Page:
Many scholars claimed that, according to Immanuel Kant, some judgements lack a truth-value: analytic judgements, judgements about items of which humans cannot have experience, judgements of perception, and non-assertoric judgements. However, no one has undertaken an extensive examination of the textual evidence for those claims. Based on an analysis of Kant's texts, I argue that: (1) according to Kant, only judgements of perception are not truth-apt. All other judgements are truth-apt, including analytic judgements and judgements about items (...)
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  40. Anita Konzelmann Ziv (2011). Bolzanian Knowing: Infallibility, Virtue and Foundational Truth. Synthese 183 (1):27 - 45.score: 54.0
    The paper discusses Bernard Bolzano's epistemological approach to believing and knowing with regard to the epistemic requirements of an axiomatic model of science. It relates Bolzano's notions of believing, knowing and evaluation to notions of infallibility, immediacy and foundational truth. If axiomatic systems require their foundational truths to be infallibly known, this knowledge involves both evaluation of the infallibility of the asserted truth and evaluation of its being foundational. The twofold attempt to examine one's assertions and to do (...)
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  41. Anita Konzelmann Ziv (2011). Bolzanian Knowing: Infallibility, Virtue and Foundational Truth. Synthese 183 (1):27-45.score: 54.0
    The paper discusses Bernard Bolzano’s epistemological approach to believing and knowing with regard to the epistemic requirements of an axiomatic model of science. It relates Bolzano’s notions of believing, knowing and evaluation to notions of infallibility, immediacy and foundational truth. If axiomatic systems require their foundational truths to be infallibly known, this knowledge involves both evaluation of the infallibility of the asserted truth and evaluation of its being foundational. The twofold attempt to examine one’s assertions and to do (...)
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  42. Katrina Mitcheson (2013). Truth, Autobiography and Documentary: Perspectivism in Nietzsche and Herzog. Film-Philosophy 17 (1):348-366.score: 54.0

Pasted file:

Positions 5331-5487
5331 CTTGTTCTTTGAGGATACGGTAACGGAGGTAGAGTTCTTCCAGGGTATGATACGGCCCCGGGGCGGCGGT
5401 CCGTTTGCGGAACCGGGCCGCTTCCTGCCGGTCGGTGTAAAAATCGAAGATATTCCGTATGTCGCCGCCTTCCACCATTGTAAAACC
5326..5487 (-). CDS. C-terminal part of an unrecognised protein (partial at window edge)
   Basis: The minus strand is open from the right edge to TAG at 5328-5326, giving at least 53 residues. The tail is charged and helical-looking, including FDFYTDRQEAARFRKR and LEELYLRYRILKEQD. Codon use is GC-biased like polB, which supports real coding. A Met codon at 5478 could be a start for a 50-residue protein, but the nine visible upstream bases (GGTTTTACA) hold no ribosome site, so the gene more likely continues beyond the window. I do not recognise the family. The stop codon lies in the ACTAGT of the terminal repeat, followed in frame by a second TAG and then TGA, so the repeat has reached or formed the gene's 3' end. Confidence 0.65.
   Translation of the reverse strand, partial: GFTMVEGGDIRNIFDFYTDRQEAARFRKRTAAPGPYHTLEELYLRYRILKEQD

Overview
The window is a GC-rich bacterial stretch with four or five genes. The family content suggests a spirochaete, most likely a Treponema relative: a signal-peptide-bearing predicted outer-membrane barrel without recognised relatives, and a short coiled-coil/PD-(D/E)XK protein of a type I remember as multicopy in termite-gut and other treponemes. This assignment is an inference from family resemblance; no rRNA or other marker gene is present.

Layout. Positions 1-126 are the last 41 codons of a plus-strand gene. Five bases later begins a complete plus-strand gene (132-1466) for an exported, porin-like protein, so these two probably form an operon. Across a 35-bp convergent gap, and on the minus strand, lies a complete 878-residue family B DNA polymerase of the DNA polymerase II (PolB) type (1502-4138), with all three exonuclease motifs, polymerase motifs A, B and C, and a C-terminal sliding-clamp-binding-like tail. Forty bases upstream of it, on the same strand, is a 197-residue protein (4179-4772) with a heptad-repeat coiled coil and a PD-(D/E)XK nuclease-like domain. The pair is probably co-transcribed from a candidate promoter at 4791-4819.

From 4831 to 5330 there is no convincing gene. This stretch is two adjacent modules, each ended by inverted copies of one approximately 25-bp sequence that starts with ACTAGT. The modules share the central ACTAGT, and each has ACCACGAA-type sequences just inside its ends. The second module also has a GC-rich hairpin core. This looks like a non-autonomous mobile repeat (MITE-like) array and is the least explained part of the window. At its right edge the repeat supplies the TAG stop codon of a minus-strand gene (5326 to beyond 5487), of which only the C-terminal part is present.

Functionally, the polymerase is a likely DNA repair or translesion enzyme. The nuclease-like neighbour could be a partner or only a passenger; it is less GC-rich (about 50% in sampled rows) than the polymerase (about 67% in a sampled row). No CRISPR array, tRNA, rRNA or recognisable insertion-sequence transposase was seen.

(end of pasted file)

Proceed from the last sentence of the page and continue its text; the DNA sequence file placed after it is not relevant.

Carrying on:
The presence of interpretation according to different perspectives in art forms in which we expect the 'truth' about the subject matter, provides an opportunity to understand what truth means in the context of perspectivism, the view that there is no objective standard of truth free from any perspective against which we can measure the veracity of an account. In this article, I explore perspectival truth through Nietzsche's philosophical autobiography, Ecce Homo , and Herzog's films, particularly (...)
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  43. Tomas Rudzkis & Artūras Panomariovas (2011). Aspiration of the Criminal Procedure – the Truth. Jurisprudence 18 (2):739-754.score: 54.0
    The article investigates the problem of the truth as the purpose of the criminal procedure, the problem of its cognition. Individuals carrying out criminal procedure activities (including the court) are servants of the procedural form and, at the same time, its hostages, therefore they are unable to approach the objective, absolute truth and should be content with the formal (legal) truth. This position falls under criticism. Attempts to artificial segmentation of the truth to its separate (...)
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  44. MarkA Smeltzer (1996). Lying and Intersubjective Truth: A Communication Based Approach to Understanding Lying. [REVIEW] Argumentation 10 (3):361-373.score: 54.0